21 episodes

Dr. Bridget Nash created Therapy Show in order to demystify mental health treatment by interviewing the top experts in the field using easy to understand language. Therapy Show can help you determine which evidence-based therapy is right for you and how you can find a psychotherapist or physician trained in that therapy to guide your treatment.

Therapy Show Dr. Bridget Nash

    • Mental Health

Dr. Bridget Nash created Therapy Show in order to demystify mental health treatment by interviewing the top experts in the field using easy to understand language. Therapy Show can help you determine which evidence-based therapy is right for you and how you can find a psychotherapist or physician trained in that therapy to guide your treatment.

    What is Suicidal Behavior Disorder? Dr. Ursula Whiteside Interview

    What is Suicidal Behavior Disorder? Dr. Ursula Whiteside Interview

    Dr. Ursula Whiteside is a licensed clinical psychologist and a member of the Clinical Faculty at the University of Washington. Dr. Whiteside trained under Dr. Marsha Linehan, the creator of Dialectical Behavioral Therapy, and later served as a DBT-adherent research therapist on a clinical trial led by Dr. Linehan that was funded by the National Institute of Mental Health.  As a researcher, she has been awarded grants from the National Institute of Mental Health and the American Foundation for Suicide Prevention. Dr. Whiteside is the CEO of NowMattersNow.org which was conceived from her research study involving over 18,000 high-risk suicidal patients in four major health systems. This study includes a guided version of NowMattersNow.org which is a program she developed that includes skills for managing suicidal thoughts and is based on DBT and paired with Lived Experience stories. Dr. Whiteside is national faculty for the Zero Suicide Initiative, a practical approach to suicide prevention in healthcare and behavioral healthcare systems. Dr. Whiteside serves on the faculty of the National Action Alliance Zero Suicide Academy. She is also a founding board member of United Suicide Survivors International and a member of the Standards Trainings and Practices Committee for the National Suicide Prevention Lifeline. As a person with Lived Experience, she strives to decrease the gap between "us and them" and to ensure that the voices of those who have been there are included in all relevant conversations. Nothing about us without us.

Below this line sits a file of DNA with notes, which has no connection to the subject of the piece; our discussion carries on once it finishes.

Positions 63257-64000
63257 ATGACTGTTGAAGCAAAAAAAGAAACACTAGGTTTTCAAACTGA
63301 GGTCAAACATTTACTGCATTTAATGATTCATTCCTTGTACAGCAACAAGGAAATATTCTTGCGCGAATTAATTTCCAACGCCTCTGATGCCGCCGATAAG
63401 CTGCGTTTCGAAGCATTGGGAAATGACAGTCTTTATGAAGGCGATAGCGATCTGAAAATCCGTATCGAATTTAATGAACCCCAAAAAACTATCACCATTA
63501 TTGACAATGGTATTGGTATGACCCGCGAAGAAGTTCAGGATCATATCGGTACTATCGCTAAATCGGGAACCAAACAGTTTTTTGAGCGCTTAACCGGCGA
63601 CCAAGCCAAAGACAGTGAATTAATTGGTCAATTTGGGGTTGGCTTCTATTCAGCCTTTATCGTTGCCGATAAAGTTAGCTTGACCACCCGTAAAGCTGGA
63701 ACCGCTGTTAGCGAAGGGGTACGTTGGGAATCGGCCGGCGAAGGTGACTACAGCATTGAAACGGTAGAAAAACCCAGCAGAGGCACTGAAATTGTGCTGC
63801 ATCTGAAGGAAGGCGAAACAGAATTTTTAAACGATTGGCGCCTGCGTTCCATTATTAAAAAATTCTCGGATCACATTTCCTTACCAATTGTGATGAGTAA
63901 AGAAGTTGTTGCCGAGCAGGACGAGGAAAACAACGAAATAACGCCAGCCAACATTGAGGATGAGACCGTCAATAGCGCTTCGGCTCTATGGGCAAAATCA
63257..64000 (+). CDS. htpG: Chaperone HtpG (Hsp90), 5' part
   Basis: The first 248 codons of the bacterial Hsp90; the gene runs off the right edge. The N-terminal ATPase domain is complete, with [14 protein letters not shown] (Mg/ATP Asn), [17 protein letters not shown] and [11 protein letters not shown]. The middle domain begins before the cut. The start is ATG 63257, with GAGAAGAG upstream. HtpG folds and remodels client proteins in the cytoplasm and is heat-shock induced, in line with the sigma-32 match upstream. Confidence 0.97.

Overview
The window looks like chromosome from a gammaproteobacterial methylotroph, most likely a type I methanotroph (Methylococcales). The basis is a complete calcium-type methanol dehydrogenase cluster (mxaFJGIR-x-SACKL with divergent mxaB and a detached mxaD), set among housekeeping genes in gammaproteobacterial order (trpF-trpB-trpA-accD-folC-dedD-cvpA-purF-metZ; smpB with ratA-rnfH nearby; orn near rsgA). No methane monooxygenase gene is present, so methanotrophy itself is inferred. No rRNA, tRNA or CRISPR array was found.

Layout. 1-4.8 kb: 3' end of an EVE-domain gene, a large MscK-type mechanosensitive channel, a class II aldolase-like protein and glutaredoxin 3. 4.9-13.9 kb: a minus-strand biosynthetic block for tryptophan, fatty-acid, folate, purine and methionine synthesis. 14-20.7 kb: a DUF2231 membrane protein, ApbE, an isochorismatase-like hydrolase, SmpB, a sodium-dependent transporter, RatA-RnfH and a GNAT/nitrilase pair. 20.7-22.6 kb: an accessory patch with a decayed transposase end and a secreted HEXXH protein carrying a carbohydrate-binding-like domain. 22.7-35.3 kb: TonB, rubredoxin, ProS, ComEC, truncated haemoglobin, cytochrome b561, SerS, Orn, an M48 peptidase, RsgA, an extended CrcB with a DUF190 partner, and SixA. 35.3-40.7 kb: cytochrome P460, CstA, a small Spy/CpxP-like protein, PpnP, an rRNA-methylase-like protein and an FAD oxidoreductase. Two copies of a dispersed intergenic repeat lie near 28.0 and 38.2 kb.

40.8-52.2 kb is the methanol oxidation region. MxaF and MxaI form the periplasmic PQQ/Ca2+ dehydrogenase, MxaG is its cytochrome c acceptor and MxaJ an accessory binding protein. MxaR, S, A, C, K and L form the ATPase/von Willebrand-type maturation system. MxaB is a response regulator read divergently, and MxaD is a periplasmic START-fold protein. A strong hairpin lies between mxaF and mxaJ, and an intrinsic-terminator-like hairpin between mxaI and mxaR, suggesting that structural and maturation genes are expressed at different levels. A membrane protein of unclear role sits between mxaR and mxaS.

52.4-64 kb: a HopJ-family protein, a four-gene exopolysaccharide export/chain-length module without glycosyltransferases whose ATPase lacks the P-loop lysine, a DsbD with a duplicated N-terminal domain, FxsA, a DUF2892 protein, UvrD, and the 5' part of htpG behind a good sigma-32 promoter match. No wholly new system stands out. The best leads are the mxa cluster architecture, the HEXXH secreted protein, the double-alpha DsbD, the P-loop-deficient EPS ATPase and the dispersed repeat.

Suicidal Behavior Disorder is a proposed separate diagnosis in the Diagnostic and Statistical Manual, Fifth Edition. Firstly, in order to have this diagnosis, an individual has made a suicide attempt within the past two years. Secondly, the criterion for non-suicidal self-injurious behavior is not met during the aforementioned suicide attempts. Thirdly, the diagnosis is not applied to preparation for a suicide attempt, or suicidal ideation. Fourthly, the act was not attempted during an altered mental state, such as delirium or “ confusion.” Finally, the act was not ideologically motivated, i.e., religious or political (American Psychological Association, 2013).
    A prior history of suicidal behavior is a key predictor for future suicidal behavior. Other environmental factors such as unemployment, financial crisis, bullying, military combat, incarceration, or relationship disruptions are also associated with risk. Although suicidal behavior may co-occur with another psychiatric condition, this is not always the case. Many people who die by suicide have not been diagnosed with a mental disorder.
    Suicidal behavior is the cause of over a million deaths worldwide every year. Non-fatal suicidal behavior is estimated to be even more common. It is important to create strategies to identify those individuals at risk within the health care system. This is critical because, as mentioned above, many people who complete suicides have not interacted with a mental health worker but may have been seen by a medical professional such as a primary care physician. Defining suicidal behavior disorder as a separate diagnosis in the DSM-5 is important to standardize care in order to develop methods to identify suicidal behavior, document in medical records, and track patients at every level of care.